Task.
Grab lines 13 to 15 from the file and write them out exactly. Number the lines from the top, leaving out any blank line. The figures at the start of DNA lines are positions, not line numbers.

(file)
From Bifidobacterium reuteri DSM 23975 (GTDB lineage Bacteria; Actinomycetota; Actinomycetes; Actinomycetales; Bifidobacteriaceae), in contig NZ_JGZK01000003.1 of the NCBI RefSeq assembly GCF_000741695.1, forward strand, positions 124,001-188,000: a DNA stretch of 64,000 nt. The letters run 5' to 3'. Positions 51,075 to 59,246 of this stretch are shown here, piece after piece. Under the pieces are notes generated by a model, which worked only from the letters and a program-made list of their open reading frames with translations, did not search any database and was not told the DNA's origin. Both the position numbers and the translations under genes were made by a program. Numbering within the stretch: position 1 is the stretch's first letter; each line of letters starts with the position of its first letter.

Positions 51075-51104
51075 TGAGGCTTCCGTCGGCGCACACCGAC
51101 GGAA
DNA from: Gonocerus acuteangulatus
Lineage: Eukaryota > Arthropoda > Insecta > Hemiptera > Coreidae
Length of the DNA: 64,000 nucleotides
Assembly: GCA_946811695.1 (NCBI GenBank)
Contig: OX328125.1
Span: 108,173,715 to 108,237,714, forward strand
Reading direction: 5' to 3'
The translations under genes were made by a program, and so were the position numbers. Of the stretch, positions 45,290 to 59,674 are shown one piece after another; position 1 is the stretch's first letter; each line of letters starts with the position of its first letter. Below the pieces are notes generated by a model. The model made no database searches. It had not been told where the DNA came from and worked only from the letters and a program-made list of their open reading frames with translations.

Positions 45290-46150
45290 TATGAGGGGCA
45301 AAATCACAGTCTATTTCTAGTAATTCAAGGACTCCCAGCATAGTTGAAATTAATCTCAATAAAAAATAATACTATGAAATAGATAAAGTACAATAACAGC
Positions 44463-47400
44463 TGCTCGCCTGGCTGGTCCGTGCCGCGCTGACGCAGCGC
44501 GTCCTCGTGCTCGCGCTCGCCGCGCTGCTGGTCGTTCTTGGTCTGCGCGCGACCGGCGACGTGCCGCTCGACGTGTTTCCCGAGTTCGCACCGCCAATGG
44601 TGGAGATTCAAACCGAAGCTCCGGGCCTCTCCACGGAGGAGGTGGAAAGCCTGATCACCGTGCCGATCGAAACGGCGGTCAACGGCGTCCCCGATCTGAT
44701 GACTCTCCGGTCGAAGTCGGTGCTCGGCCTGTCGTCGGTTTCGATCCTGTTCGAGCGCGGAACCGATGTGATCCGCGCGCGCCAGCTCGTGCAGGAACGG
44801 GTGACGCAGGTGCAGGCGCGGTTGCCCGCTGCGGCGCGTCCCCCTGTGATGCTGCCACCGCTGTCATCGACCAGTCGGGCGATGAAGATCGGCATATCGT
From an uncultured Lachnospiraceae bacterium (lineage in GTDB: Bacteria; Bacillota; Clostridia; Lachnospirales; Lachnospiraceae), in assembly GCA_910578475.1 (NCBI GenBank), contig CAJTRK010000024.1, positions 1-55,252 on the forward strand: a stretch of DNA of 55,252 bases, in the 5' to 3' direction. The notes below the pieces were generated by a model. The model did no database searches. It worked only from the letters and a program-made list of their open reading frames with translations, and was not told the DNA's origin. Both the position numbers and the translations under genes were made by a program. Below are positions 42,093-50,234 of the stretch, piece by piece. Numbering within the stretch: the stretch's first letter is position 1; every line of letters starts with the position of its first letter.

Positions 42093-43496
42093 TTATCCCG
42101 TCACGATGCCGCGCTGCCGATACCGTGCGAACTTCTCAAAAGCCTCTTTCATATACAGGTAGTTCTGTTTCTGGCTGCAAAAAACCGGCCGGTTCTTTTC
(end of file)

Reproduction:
Positions 45290-46150
45290 TATGAGGGGCA
45301 AAATCACAGTCTATTTCTAGTAATTCAAGGACTCCCAGCATAGTTGAAATTAATCTCAATAAAAAATAATACTATGAAATAGATAAAGTACAATAACAGC